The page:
A Living Legacy Of Research At The UW Arboretum
Wisconsinites know the University of Wisconsin-Madison Arboretum as a contemplative place to visit a plethora of gardens, prairies and forests — 1,200 acres of the Wisconsin Idea bordered by Lake Wingra to the north and sprawling urban development in other directions. But the botanists and ecologists who created it were thinking more about rigorous scientific research and teaching — and above all, insights into how to restore ravaged environments — than they were about providing a naturalistic refuge for the public.
In the 21st century, nearly a century after its founding in the 1930s, the institution balances Wisconsin's tradition of ecological research with public outreach, citizen-science projects and hosting visitors, whether they want to learn more about prairie ecosystems or just enjoy the scenery.
Established on what was previously farmland, the Arboretum was initially a place to study the inner workings of Wisconsin's prairies and recapture what the area's landscape looked like before European settlement. Over time, it grew to reflect plants and ecosystems from across the state.
Brad Herrick, an ecologist and research program manager at the UW Arboretum, offered an introduction to its history and evolving mission in a July 3, 2018 talk for the Wednesday Nite @ the Lab series on the UW-Madison campus. In the talk, recorded for Wisconsin Public Television's University Place, he recalled the scientists who conceived of and launched the project, as well as the forces, both human and natural, that have shaped it ever since.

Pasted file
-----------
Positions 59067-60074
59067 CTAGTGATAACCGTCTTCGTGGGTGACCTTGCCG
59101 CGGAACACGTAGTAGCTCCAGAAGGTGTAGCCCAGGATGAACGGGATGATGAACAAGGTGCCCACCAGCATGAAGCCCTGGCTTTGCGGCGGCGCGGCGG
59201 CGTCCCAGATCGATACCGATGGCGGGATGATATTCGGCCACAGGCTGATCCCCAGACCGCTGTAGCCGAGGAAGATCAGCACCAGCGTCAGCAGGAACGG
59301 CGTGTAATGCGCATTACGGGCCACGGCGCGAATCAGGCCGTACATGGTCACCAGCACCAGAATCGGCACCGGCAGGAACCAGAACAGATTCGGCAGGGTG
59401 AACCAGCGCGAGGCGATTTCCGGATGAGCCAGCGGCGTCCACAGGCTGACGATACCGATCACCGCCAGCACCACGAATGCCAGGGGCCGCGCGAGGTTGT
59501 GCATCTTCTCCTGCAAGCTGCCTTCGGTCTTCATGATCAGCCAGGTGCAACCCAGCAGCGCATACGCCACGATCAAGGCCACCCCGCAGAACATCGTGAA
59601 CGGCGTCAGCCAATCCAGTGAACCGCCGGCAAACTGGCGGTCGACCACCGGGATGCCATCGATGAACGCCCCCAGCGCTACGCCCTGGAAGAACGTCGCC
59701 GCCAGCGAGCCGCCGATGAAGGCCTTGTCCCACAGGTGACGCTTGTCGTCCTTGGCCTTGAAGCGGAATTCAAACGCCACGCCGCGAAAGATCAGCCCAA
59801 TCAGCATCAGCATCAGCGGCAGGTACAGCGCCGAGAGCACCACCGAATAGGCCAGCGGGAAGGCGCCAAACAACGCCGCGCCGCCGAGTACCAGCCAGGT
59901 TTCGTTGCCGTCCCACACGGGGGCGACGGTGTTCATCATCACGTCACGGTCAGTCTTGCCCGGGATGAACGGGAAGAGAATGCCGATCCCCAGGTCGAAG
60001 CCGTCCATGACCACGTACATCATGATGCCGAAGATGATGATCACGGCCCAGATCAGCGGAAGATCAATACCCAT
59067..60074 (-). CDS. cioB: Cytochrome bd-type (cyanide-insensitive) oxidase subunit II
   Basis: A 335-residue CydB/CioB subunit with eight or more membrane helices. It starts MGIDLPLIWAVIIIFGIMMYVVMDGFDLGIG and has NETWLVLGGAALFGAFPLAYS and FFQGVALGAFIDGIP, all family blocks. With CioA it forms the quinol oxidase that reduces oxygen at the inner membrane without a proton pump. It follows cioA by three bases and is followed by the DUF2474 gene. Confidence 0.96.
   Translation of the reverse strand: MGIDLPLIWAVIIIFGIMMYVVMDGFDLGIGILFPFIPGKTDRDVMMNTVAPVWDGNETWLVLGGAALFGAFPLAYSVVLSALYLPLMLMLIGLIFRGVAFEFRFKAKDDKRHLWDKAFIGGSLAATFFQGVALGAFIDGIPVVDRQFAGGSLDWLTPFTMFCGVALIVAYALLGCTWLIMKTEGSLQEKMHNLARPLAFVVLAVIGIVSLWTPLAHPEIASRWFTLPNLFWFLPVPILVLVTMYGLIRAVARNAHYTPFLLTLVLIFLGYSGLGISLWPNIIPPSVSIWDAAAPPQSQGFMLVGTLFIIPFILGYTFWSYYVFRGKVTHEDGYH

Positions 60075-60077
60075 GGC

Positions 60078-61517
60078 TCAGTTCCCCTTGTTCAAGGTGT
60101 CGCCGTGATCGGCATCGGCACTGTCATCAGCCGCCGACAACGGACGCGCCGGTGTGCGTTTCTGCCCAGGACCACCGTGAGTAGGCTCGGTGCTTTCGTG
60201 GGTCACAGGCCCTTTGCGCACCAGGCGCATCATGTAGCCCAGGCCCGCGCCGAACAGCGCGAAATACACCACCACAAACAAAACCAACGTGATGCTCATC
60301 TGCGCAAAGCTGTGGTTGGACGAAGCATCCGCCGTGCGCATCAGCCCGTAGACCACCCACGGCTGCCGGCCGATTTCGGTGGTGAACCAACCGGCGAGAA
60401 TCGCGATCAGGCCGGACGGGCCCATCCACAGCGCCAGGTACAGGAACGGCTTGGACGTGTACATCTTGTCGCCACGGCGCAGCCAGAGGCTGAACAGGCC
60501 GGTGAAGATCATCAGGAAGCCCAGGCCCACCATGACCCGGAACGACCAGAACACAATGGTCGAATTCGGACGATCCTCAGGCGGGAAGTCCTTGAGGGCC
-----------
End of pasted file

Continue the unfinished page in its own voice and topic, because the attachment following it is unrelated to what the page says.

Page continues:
Wisconsin's renowned early naturalist and scientist Increase Lapham first conceived of the idea of a university arboretum focused on native plants in 1853. However, the UW didn't actually begin purchasing land until 1932. The next year, horticulturist William Longenecker was hired as an executive director, and Aldo Leopold, then a professor of wildlife ecology at UW-Madison, was made research director. The UW Arboretum was officially dedicated on June 17, 1934.
Curtis Prairie is the oldest restored prairie at the Arboretum. It was the site of much of the early research in ecological restoration that still shapes the institution's mission today.
"It's the oldest restoration in the world because it's still ongoing," said Herrick of the Curtis Prairie. "It's constantly changing and we're constantly having to pull invasive species every year to make sure that it stays a high-quality prairie."
UW-Madison botany professor Norman Fassett conducted the first major research projects on what would later come to be named Curtis Prairie in the mid-1930s, experimenting with planting native grasses on the parcel of land. With help from a student named John Thomson, Fassett gathered sod and seed from across southern and western Wisconsin, transplanted them to the Arboretum and tracked their progress. After a year of research, they concluded that plants from a sandy prairie in Spring Green had the best success rates in their new home.